MANILA, Philippines – Intense heat and lack of irrigation caused by the dry spell in several provinces dragged down agricultural production in the second quarter of 2015.
A report by the Philippine Statistics Authority (PSA) shows that agricultural production from April to June 2015 contracted by 0.37%. Compare this to the same period last year when production grew by 2.73%.
The PSA attributed this decline to the “intense heat during the quarter” which negatively affected the performance of the crops and fisheries subsectors. The dry spell is an effect of the El Niño phenomenon currently affecting different parts of the world.
However, the livestock and poultry sectors performed well despite the heat, registering growths in production during these months.
As a whole, agriculture earned P372.4 billion during the quarter – 5.21% lower than last year’s earnings. But if the performance of agriculture during the first quarter is also considered, data shows the sector grew by 0.73% during the first half of the year.
A major contributor to the downturn in agriculture was the effect of the dry spell on crops like palay and corn, said the PSA. Crops contribute 49.80% of total agricultural production. (READ: DA to farmers: Use rainy season to fight El Niño)
Palay production from April to June was 2.88% lower than production during those months last year. Corn production decreased by 15.76%.
Coconut production continued its downward trend. Output declined by 0.81% due to Typhoons Glenda, Ruby and Seniang, as well as the continued infestation of coconut scale insects in some provinces.
Other crops to suffer declines in production due to intense heat are sugarcane (-15.39%), banana (-0.18%), and coffee (-5.70%).
Growth for other crops
Not all crops suffered from the dry spell.
Due to increased harvested area and intensive farming practices in Region 4A (Calabarzon), Bicol, Eastern Visayas, Bukidnon and Misamis Oriental, pineapple production grew by 2.76%.
Mango production increased by 4.09% due to flower-inducing practices in Iloilo, Negros Oriental, Calabarzon, and Central Visayas that increased fruit harvests.
Sunny weather that prevailed during those months also led to more fruits harvested in Misamis Occidental, Misamis Oriental, Lanao del Norte and Bukidnon.
Mongo production expanded by 5.6% due in part to seed assistance programs in Isabela province, increased harvested areas in Tarlac and Iloilo, and better yield in Antique.
Other crops to register production growth are cassava (5.45%), camote (9.93%), garlic (1.52%), cabbage (1.11%), egg plant (1.76%), and abaca (2.48%).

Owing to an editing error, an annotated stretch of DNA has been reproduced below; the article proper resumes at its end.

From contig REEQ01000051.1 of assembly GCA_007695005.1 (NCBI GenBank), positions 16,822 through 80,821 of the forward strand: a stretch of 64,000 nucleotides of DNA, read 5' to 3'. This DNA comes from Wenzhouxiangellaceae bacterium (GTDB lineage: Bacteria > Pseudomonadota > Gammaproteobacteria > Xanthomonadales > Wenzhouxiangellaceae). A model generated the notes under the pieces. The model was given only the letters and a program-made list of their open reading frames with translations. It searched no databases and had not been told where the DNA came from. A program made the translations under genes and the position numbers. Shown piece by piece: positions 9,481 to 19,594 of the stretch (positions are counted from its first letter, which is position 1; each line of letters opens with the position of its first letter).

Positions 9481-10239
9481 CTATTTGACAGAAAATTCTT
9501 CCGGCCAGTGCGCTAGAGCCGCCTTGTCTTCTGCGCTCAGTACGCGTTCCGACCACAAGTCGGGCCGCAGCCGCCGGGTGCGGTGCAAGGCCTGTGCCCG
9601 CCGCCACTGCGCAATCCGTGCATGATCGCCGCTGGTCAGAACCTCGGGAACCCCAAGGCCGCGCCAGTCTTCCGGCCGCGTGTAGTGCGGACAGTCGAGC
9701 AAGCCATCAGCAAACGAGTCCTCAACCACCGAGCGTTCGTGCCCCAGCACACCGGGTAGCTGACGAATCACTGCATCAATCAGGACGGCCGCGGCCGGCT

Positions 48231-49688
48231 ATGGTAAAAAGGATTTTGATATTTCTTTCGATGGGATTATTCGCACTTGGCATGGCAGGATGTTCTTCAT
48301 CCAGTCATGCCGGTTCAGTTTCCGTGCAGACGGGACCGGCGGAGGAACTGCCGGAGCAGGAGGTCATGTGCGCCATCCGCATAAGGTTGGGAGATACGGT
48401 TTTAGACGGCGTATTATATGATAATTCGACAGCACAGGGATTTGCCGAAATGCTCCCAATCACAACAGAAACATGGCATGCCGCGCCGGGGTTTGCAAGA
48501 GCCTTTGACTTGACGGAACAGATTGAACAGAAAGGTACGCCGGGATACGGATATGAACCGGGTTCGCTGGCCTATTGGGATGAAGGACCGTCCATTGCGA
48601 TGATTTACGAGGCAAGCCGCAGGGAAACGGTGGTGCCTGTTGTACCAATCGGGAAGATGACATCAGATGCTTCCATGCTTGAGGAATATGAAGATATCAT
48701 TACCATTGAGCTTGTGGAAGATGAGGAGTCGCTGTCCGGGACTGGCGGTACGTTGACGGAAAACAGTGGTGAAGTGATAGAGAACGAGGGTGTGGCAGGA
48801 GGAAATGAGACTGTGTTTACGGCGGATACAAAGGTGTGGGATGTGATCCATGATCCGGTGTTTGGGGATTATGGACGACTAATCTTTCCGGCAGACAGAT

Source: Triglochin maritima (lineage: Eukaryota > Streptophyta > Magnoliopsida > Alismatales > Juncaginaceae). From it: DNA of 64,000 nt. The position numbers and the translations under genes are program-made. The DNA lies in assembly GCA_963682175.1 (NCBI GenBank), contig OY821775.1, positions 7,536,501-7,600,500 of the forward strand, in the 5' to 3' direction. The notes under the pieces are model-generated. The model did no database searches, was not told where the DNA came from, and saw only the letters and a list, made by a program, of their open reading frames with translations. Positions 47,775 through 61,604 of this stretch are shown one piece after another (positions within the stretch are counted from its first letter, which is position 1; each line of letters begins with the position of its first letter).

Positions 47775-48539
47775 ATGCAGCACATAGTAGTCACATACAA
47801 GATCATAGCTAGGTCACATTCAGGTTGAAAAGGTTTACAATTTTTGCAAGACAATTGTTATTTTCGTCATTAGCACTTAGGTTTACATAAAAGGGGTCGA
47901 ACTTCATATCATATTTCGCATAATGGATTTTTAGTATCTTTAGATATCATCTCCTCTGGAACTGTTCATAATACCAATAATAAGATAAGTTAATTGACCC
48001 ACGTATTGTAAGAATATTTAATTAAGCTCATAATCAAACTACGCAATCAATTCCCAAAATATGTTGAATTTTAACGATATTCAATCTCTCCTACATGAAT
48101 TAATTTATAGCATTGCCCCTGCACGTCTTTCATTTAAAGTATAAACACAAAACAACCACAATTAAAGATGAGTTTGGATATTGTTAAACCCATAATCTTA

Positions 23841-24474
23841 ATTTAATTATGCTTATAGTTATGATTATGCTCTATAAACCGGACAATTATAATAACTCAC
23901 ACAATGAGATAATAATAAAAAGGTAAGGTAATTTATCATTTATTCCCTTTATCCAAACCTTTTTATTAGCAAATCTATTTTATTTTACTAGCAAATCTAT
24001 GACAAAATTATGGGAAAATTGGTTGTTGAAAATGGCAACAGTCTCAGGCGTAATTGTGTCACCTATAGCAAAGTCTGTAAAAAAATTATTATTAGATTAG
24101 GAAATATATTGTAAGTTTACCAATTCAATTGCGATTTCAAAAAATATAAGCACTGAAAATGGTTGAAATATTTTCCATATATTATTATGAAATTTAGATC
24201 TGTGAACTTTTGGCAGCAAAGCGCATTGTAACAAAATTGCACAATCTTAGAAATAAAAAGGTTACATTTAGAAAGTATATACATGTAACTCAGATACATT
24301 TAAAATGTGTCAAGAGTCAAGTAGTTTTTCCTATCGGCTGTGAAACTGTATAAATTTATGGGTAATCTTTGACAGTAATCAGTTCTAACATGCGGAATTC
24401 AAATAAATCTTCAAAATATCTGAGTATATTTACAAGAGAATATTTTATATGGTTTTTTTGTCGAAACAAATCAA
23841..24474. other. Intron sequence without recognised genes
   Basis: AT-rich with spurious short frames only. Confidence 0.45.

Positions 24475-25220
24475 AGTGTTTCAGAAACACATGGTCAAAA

In all, the gross value of output for crops for the second quarter – P200.4 billion – is 9.64% lower than last year’s level. For the first half of 2015, gross output of crops declined by 0.54%. (READ: DA awaiting P939 million budget for El Niño efforts)
Ongoing dry spell
Fisheries production, which contributes 18.79% to total agricultural production, declined by 1.53% in the second quarter of the year.
Intense heat led to lower production of milkfish, tilapia, roundscad, and skipjack, according to PSA data. Second quarter and first quarter data combined show that fisheries production for the first half of 2015 declined by 2.12%.
The PSA said palay production suffered in part due to faulty irrigation systems.
In SOCCSKARGEN for example, the closure of the NIA Aris DAM 2 for rehabilitation of damaged canals forced farmers to delay cropping in South Cotabato.
Lack of water in irrigation systems and intense heat also led to lower yield and smaller harvested area in Mindoro provinces, Caraga, Bukidnon, and Western Visayas.
In Misamis Oriental, palay production suffered from the conversion of rice fields into residential areas.
Corn’s downward turn was also attributed to lack of water due to intense heat that led to decrease in harvest area and yield in SOCCSKARGEN, the Davao provinces, Cagayan Valley, Northern Mindanao and Bicol region.
There are 13 provinces that continue to experience dry spell, according to an August bulletin by the Philippine Atmospheric, Geophysical, and Astronomical Services Administration (PAGASA).
- Camarines Norte
- Misamis Oriental
- Occidental Mindoro
- Oriental Mindoro
Of these, Bohol and Camarines are likely to continue experiencing the dry spell, says PAGASA. The rest are “likely to improve.” – Rappler.com
Source and image link: http://www.rappler.com/nation/102581-agriculture-philippines-decline-dry-spell-q2-2015